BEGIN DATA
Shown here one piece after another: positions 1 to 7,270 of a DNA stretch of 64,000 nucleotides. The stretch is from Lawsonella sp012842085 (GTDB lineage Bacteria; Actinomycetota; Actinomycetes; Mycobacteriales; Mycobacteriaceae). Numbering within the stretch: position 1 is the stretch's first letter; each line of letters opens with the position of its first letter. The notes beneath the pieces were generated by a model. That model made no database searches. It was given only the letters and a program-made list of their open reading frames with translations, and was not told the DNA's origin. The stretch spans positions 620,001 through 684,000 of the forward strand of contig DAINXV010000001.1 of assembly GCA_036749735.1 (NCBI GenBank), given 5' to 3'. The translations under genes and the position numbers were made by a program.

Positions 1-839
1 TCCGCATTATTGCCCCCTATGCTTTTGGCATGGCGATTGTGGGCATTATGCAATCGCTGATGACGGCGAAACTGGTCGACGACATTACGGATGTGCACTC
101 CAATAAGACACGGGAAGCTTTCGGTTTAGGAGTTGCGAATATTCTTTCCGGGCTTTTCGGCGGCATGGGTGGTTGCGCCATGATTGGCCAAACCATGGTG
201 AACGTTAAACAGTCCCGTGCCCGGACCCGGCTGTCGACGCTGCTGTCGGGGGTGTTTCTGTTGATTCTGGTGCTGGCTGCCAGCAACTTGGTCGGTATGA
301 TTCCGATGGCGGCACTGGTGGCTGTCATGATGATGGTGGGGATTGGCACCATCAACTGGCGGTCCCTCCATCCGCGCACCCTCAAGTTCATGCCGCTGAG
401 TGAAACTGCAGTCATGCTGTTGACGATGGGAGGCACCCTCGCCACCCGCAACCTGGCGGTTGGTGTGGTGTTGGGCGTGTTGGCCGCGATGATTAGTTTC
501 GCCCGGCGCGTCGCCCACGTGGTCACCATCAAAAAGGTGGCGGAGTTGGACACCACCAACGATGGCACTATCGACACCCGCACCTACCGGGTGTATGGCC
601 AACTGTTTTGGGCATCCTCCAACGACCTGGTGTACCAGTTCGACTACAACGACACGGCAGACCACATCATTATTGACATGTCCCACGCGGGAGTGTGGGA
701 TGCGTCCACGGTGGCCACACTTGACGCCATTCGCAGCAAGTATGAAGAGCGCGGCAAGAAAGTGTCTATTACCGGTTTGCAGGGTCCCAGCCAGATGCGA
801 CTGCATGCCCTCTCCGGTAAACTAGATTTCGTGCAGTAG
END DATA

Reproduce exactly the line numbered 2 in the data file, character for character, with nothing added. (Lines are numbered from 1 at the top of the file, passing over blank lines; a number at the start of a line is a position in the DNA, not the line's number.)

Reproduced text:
Positions 1-839